Primary research focus is on improving the efficacy of immune checkpoint inhibitors through translational research in patients with advanced non-small cell lung cancer.
As a dedicated clinician and researcher, I hold a dual role:
Serving as a Resident Oncologist at Theme Cancer, Karolinska University Hospital, I am deeply committed to providing compassionate and cutting-edge care to individuals battling cancer.
Concurrently, I am pursuing my PhD at the Department of Oncology-Pathology, Karolinska Institutet, delving into the complex realm of non-small cell lung cancer (NSCLC) treatment. Specifically, I focus on the remarkable potential of immune checkpoint inhibitors (ICIs) in eliciting substantial responses and extending survival in select NSCLC patients. Yet, the persistent challenge of treatment resistance poses a significant hurdle to prolonged patient survival.
My research endeavors center around the identification of crucial clinical factors and biomarkers that dictate treatment response and resistance. By unraveling these key insights, I aspire to not only enhance survival rates but also elevate the overall quality of life for this patient demographic. Furthermore, these discoveries may pave the way for groundbreaking therapeutic approaches, ultimately reshaping the landscape of NSCLC treatment.
- International Association for the Study of Lung Cancer (IASLC)
- Swedish Society of Oncology (SOF)
- European Society for Medical Oncology (ESMO)
- American Society of Clinical Oncology (ASCO)
- Medical Aid & Teaching in Ghana
In recent years, there has been a noticeable decline in lung cancer fatality rates, particularly in advanced non-small cell lung cancer (NSCLC). This shift is attributed to significant progress in understanding the molecular underpinnings of cancer, leading to the emergence of innovative therapies, including immune checkpoint inhibitors (ICIs). ICIs have achieved unprecedented five-year overall survival rates in NSCLC, a milestone previously unimaginable. However, lung cancer remains the leading cause of cancer-related mortality across genders, imposing a substantial societal and economic burden.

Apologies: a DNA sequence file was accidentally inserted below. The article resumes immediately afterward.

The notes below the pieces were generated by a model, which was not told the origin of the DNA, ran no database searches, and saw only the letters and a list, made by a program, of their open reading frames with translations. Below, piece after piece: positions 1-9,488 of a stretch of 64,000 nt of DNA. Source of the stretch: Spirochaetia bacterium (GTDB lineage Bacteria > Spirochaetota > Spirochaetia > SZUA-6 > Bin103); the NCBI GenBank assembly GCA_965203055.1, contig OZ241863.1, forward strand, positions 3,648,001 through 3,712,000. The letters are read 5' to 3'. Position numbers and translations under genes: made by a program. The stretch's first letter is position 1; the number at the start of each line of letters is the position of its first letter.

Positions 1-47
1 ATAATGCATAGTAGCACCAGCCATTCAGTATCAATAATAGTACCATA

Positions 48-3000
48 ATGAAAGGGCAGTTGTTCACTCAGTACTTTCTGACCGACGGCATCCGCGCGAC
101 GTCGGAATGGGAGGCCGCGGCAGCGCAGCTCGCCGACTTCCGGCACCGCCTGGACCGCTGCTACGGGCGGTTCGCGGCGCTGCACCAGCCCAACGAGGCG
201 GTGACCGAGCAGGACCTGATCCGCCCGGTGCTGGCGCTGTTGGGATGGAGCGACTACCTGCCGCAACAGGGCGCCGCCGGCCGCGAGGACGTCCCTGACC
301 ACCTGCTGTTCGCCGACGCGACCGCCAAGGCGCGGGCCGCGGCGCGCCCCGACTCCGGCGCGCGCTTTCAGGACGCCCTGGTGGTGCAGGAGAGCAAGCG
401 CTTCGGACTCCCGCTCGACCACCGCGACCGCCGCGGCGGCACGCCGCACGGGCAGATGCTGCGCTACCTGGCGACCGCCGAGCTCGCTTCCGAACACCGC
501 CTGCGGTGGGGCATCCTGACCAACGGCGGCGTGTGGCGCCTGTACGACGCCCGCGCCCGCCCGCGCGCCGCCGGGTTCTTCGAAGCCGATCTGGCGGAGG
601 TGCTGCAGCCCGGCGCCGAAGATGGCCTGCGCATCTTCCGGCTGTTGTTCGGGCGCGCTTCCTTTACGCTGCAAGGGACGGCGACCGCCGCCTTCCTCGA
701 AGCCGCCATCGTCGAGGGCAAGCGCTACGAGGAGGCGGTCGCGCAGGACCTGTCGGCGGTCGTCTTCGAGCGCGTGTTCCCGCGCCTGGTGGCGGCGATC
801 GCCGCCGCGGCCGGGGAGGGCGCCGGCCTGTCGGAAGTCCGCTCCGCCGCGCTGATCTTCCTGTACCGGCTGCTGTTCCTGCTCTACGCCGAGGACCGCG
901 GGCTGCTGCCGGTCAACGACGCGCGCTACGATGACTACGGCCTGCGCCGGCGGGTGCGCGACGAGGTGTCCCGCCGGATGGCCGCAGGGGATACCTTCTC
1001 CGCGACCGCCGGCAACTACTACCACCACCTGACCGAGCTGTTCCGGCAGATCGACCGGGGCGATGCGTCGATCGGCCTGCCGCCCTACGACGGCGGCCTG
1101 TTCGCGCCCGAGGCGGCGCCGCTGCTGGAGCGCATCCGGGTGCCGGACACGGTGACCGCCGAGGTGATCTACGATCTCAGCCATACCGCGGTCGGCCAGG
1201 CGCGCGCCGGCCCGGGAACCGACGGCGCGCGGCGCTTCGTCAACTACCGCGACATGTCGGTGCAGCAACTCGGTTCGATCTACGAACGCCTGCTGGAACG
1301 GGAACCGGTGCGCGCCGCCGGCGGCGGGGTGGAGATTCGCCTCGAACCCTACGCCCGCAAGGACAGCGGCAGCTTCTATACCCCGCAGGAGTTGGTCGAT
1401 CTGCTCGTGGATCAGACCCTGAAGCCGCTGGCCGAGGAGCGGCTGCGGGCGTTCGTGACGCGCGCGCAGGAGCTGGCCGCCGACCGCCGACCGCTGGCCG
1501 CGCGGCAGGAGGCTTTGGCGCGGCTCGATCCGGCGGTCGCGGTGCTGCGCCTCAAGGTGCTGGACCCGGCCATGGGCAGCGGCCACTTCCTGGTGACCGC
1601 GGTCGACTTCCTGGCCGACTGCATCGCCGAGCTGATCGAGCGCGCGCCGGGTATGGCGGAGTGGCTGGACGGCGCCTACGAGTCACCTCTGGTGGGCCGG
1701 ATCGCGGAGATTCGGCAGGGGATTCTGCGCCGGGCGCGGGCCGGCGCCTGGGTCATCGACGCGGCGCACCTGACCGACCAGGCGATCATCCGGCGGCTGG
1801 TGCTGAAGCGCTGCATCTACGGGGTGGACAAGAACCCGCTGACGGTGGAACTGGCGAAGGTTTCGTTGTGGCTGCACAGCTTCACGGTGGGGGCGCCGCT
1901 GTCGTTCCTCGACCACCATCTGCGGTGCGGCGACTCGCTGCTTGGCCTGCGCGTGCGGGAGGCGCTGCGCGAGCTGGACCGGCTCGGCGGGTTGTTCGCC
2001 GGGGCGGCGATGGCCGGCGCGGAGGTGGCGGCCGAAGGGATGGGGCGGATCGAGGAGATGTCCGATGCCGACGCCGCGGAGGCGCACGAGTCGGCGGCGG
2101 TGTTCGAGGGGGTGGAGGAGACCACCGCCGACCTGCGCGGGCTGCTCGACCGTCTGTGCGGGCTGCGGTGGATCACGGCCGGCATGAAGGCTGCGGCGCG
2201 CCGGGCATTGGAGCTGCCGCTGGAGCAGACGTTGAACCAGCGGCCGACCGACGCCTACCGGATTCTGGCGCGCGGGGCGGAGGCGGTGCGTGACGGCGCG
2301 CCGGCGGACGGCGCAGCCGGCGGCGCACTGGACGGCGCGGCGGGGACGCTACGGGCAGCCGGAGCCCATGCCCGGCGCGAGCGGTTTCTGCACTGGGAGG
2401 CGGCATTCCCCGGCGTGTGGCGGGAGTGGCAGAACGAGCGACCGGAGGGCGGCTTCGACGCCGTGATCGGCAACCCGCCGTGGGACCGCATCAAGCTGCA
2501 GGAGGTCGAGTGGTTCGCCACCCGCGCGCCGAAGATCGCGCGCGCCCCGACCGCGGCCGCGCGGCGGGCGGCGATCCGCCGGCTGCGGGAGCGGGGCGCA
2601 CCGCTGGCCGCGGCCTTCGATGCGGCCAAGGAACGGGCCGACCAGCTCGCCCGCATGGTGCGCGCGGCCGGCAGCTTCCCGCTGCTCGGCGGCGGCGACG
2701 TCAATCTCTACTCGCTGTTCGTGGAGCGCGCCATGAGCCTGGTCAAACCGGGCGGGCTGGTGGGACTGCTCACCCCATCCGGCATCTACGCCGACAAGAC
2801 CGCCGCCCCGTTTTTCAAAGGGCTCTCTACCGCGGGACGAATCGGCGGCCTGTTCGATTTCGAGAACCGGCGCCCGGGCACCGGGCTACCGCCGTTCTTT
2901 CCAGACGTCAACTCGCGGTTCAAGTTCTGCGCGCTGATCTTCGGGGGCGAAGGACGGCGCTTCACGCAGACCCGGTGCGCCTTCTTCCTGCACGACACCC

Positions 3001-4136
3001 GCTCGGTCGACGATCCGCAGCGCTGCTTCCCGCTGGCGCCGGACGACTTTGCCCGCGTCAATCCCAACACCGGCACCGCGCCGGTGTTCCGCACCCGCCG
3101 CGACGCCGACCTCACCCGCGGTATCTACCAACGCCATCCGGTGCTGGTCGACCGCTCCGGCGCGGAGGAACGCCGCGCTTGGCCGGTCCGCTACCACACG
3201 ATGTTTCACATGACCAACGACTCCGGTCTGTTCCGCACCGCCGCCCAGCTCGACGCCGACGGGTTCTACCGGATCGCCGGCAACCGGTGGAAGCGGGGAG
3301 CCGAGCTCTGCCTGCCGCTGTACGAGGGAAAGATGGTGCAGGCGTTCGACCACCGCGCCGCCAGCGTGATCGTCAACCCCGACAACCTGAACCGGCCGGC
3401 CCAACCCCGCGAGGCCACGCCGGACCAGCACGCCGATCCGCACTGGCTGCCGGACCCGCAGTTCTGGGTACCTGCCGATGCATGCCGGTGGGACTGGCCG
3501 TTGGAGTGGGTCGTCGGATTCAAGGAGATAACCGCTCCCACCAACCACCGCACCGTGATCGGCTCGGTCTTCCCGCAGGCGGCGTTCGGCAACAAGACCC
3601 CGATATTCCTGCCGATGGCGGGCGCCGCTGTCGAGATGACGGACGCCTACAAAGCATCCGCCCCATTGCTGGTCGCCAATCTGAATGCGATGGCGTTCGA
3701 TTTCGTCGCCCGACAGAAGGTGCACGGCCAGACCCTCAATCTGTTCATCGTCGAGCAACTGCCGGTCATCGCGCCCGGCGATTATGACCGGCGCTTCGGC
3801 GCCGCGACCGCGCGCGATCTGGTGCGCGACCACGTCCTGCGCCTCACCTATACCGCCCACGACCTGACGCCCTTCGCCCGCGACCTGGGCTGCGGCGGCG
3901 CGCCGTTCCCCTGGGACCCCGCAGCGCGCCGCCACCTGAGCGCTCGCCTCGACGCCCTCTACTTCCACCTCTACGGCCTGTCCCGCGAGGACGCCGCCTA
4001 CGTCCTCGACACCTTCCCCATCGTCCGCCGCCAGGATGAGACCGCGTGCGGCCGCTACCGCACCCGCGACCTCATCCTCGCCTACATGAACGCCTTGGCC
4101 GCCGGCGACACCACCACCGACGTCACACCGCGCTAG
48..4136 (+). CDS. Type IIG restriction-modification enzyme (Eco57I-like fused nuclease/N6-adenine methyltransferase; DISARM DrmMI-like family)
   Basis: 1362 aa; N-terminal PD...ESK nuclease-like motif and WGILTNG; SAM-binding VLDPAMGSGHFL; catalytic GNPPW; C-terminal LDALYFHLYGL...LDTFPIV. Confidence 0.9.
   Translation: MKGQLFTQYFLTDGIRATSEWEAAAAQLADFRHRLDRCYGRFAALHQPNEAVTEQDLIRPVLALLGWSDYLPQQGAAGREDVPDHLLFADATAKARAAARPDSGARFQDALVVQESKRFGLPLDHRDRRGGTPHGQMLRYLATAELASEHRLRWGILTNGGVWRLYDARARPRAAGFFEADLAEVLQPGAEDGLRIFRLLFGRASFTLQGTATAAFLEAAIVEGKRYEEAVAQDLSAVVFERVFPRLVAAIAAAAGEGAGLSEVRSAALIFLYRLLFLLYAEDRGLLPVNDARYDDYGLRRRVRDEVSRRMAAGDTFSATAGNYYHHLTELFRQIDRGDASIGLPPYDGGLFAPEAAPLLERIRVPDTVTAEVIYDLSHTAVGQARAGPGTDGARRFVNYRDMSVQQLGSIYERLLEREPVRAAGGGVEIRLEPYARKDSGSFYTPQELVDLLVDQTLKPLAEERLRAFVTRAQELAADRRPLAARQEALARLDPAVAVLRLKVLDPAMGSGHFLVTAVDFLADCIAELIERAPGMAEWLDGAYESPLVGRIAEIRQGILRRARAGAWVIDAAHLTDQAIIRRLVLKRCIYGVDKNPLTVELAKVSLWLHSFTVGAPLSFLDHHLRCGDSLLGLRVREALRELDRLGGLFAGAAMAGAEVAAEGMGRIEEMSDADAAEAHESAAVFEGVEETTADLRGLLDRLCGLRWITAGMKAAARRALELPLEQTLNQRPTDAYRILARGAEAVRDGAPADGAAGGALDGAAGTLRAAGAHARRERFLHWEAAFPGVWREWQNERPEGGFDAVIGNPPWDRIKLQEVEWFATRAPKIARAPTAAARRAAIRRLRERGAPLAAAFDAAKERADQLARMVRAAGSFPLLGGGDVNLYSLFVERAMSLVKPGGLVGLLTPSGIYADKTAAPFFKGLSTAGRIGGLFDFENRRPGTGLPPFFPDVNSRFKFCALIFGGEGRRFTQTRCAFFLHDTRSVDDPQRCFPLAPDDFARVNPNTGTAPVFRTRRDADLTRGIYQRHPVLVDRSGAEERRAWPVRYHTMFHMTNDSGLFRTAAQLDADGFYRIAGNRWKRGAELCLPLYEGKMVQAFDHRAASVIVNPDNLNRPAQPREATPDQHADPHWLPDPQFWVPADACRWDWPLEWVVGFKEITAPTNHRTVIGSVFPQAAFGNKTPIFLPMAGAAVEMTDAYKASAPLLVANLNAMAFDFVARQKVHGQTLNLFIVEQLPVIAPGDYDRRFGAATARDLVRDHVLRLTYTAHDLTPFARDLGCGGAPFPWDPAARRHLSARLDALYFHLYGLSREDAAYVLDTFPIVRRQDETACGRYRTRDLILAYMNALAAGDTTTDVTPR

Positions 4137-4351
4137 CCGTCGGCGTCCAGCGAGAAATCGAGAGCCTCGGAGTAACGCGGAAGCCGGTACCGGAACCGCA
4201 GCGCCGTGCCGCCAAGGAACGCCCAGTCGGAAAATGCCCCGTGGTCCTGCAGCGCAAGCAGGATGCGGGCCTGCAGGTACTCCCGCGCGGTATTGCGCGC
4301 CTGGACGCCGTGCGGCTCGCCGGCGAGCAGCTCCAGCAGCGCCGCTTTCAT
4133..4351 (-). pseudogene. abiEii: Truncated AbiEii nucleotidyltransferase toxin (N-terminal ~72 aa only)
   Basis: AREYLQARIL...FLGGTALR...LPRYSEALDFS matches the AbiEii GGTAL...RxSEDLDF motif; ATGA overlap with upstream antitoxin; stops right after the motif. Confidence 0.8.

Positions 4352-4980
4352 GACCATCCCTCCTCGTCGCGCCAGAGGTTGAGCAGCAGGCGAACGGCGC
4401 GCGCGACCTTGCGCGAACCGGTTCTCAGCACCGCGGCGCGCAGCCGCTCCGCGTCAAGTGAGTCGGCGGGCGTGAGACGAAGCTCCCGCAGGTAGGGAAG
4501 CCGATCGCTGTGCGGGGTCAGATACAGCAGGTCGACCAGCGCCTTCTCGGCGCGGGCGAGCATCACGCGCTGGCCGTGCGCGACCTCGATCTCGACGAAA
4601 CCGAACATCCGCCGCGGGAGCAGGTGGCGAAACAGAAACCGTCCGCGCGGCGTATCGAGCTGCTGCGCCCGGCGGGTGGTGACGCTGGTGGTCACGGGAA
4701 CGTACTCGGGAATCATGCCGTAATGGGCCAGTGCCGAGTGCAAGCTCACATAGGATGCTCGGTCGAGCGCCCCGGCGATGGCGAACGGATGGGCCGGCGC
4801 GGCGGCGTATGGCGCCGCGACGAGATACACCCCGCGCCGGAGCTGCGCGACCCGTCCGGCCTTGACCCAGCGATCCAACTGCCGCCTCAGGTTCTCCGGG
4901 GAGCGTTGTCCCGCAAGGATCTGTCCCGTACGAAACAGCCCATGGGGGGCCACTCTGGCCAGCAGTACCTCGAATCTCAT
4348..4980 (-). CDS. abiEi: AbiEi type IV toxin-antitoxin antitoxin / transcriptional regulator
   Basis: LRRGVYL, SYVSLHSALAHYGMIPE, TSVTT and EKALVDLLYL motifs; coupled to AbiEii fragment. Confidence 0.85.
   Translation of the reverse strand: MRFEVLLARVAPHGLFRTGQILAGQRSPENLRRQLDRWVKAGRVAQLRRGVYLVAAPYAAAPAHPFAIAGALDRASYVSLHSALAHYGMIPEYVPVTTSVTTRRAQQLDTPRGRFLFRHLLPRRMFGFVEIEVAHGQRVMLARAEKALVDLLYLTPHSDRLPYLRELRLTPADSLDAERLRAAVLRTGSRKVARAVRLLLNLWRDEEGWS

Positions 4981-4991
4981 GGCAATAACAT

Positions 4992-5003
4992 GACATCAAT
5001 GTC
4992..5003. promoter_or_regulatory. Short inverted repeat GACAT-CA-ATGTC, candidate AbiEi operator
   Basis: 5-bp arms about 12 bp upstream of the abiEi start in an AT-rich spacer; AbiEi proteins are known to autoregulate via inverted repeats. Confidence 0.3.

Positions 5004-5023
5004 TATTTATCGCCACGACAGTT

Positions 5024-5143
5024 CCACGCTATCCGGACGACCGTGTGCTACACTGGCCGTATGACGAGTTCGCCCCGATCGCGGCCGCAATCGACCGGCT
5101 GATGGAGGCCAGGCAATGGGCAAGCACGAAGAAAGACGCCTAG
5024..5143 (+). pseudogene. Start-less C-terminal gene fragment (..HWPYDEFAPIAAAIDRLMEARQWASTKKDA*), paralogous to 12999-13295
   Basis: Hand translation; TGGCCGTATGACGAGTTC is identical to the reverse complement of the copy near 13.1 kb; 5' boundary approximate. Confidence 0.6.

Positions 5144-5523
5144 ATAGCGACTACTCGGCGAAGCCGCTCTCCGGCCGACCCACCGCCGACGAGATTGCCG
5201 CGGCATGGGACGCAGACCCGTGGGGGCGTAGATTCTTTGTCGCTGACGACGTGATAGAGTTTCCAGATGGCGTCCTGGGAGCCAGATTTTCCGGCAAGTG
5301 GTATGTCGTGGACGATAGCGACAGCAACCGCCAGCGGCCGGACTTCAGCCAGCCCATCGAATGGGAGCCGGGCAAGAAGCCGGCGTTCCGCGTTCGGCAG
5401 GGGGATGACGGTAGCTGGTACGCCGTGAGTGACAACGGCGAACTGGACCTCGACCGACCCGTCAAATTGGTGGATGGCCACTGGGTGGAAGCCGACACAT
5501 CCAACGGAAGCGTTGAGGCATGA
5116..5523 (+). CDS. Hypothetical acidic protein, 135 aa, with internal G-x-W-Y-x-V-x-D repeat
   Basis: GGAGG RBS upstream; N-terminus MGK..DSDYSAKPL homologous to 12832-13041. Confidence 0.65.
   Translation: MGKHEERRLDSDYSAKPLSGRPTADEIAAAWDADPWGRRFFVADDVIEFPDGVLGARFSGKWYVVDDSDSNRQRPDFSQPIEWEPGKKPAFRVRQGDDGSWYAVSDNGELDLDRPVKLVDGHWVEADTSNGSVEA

While ICIs have revolutionized treatment, they have also introduced a new frontier of treatment toxicities, impacting patients' quality of life. The mechanisms behind these immune-related adverse events (irAEs) remain elusive, leaving researchers puzzled about why some individuals exhibit heightened sensitivity to such toxicities.
Our previous studies have explored clinical factors relevant to ICIs. Notably, concurrent corticosteroid administration during ICI therapy can adversely affect overall survival. Our findings emphasize that the underlying indication for corticosteroid use is pivotal; patients with more advanced cancer face poorer outcomes, irrespective of corticosteroid administration. Conversely, those receiving corticosteroids due to irAEs appear to exhibit improved survival, underscoring the importance of timely irAE management without undue concern for ICI efficacy.